PFI’s Atalie Ebersole, senior director of membership and government relations, discusses the negative implications expanding renewable diesel production in the U.S. is having on pet food.
What does renewable diesel have to do with pet food? At first glance, they might not seem to be connected, but U.S. pet food makers are being severely impacted by government incentives to expand renewable diesel production. The Pet Food Institute is breaking down the situation and sharing how it impacts America’s cats and dogs.
What is Renewable Diesel?
Renewable diesel is a renewable fuel produced from feedstock and food through the process of hydrotreating. According to the U.S. Energy Information Administration, vegetable oil is the main feedstock used for renewable diesel production. However, renewable diesel production also uses animal-based by-products, such as chicken fat and beef tallow – the same ingredients in dog and cat foods.
In the interest of addressing climate change, state and federal governments have enacted policies that mandate the use of these animal- and plant-based ingredients for the creation of renewable diesel, and they provide tax credits that favor these ingredients being used for fuel production instead of food for our four-legged family members.
How Does Renewable Diesel Relate to Pet Food?
When making pet food, U.S. pet food makers use a range of ingredients produced during the processing of human food, including both plant and animal products. Often, these products are not preferred or consumed by Americans and include fats, oils and meals. However, the addition of these ingredients in pet food ensures that cats and dogs are provided safe, nutritious and flavorful food.
Pet food makers rely on the essential fatty acids found in oils and fats to formulate foods that deliver nutrients, which perform key functions in dog and cat immune and visual systems, as well as support healthy skin and coats. Our nation’s pet food manufacturers’ commitment to long and healthy lives for pets means they rely on access to dozens of animal- and plant-based oil and fat ingredients. This access is now threatened by increased competition for animal protein by-products because of government tax incentives and mandates.
The use of these high-value ingredients in pet food helps to lessen U.S. agriculture’s environmental footprint by reducing food waste. Additionally, pet food makers purchase $6.9 billion in crops, livestock and poultry products grown and raised by U.S. farmers and ranchers, generating additional economic activity up the agriculture supply chain.
How Does This Impact Pet Food Supply Chain and Production?
The unintended consequences of state and federal policy mandates and incentives promoting renewable fuel production over food production are severely affecting ingredient supply and demand. U.S. pet food makers now face an increasingly challenging marketplace for sourcing certain ingredients – especially the critical fats and oils included in pet food formulations. The increased renewable diesel demand has recently caused prices for animal- and plant-based oils and fats to double, or even triple, thus drastically increasing the cost of critical ingredients pet food makers source for the balanced nutrition and palatability of cat and dog food.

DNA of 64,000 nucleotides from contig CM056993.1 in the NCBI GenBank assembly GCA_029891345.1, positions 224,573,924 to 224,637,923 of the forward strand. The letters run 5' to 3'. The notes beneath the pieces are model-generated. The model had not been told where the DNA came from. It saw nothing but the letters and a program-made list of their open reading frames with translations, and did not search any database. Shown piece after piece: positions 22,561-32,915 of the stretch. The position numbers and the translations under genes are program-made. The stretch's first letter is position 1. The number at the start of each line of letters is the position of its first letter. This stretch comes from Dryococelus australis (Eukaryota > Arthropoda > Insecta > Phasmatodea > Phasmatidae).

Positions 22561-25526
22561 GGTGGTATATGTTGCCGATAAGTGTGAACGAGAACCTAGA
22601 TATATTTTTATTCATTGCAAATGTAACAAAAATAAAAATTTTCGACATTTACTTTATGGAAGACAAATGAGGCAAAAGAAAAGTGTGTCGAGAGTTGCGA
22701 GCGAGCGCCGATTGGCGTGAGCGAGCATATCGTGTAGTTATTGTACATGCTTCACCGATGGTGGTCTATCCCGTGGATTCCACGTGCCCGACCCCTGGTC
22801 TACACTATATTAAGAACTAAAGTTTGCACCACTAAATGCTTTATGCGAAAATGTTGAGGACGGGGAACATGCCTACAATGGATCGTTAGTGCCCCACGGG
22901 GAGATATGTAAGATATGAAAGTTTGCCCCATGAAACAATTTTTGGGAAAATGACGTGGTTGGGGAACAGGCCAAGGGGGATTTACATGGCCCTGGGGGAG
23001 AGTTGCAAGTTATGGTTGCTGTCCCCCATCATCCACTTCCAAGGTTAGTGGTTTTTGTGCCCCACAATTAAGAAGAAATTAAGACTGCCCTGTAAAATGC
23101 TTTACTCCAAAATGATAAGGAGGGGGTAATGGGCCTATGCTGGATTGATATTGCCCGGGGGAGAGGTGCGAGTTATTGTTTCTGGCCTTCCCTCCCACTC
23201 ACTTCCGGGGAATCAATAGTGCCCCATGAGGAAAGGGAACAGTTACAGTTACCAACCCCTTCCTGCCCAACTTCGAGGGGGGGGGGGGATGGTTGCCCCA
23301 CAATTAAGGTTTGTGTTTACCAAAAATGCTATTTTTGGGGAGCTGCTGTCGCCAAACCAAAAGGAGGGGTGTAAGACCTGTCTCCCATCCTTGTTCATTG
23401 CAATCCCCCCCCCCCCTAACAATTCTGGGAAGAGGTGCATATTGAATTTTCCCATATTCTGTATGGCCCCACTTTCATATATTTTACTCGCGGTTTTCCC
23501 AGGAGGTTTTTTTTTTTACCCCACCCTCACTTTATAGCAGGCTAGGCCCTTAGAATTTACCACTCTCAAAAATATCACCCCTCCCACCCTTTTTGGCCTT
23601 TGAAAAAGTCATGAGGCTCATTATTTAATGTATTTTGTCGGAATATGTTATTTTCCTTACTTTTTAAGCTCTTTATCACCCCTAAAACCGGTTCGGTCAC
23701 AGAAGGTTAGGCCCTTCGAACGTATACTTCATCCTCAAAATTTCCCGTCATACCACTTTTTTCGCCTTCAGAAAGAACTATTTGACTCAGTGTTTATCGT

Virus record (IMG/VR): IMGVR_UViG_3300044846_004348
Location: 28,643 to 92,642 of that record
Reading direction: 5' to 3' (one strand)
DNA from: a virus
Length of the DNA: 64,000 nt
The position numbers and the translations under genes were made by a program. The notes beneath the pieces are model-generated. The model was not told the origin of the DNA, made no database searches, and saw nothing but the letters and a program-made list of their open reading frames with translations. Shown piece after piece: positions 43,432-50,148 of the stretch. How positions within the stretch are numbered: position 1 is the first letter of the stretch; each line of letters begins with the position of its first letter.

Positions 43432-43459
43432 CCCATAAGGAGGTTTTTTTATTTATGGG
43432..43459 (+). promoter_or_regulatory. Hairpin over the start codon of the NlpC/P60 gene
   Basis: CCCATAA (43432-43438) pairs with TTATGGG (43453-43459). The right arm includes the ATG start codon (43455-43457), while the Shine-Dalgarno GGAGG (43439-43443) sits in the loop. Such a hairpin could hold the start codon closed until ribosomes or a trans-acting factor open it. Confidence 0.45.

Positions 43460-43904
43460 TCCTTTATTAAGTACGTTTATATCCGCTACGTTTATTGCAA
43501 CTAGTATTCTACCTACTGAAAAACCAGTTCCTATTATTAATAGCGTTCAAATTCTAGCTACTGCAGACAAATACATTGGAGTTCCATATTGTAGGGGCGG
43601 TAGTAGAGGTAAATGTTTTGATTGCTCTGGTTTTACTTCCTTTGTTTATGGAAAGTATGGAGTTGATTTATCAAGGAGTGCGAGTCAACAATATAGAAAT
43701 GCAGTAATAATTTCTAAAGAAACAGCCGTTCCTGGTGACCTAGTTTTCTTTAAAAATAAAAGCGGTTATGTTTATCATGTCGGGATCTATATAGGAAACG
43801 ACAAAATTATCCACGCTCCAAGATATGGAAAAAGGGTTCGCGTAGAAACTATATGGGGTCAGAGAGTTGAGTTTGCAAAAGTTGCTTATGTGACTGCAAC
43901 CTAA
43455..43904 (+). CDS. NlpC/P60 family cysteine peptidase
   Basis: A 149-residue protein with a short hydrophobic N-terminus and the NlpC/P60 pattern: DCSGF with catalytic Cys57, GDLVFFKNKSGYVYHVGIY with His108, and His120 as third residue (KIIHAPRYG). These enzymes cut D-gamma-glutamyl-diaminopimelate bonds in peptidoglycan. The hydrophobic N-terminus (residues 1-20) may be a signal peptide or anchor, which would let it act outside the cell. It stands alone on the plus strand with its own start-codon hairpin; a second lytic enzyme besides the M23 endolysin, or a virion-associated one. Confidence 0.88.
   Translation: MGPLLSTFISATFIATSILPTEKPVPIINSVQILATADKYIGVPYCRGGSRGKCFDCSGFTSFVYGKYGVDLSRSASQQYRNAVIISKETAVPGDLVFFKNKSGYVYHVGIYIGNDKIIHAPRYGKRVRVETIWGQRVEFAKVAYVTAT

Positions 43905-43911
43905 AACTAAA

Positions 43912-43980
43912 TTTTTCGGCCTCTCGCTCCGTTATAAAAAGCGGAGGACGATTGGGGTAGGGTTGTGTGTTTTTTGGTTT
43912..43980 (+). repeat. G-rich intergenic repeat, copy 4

This issue comes at a time when the pet food industry is already facing supply chain challenges and ingredient shortages caused by the pandemic and its lasting effects.
What Does This Mean for Our Pets?
Ultimately, if these incentives for renewable diesel production continue to negatively impact the food market in the way they have thus far, pet food makers will have to make recipe formulation decisions based on ingredient access rather than on ideal pet-preferred formulation.
With many pet owners in the U.S. already raising questions about the less-than-full shelves when shopping for cat or dog food, it is expected that common pet foods will become even harder to find, or that pet food recipes will be altered, as pet food makers are forced to find new, suitable ingredients to take the place of the plant- and animal-based by-products that were previously used.
To ensure your pet continues to enjoy his or her favorite recipe formula, join PFI’s advocacy campaign and ask the U.S. Congress to pause any further mandates and incentives for renewable diesel that use or include the essential fats and oils historically used in pet food. As a pet lover, your voice is critical – help us tell Congress to pause tax credits and mandates for renewable diesel until the supplies of both plant oils and animal fats are sufficient to fulfill both food and fuel needs without causing unnecessary supply limitations and price increases.
Let your voice be heard TODAY: https://www.votervoice.net/PFI/campaigns/93327/respond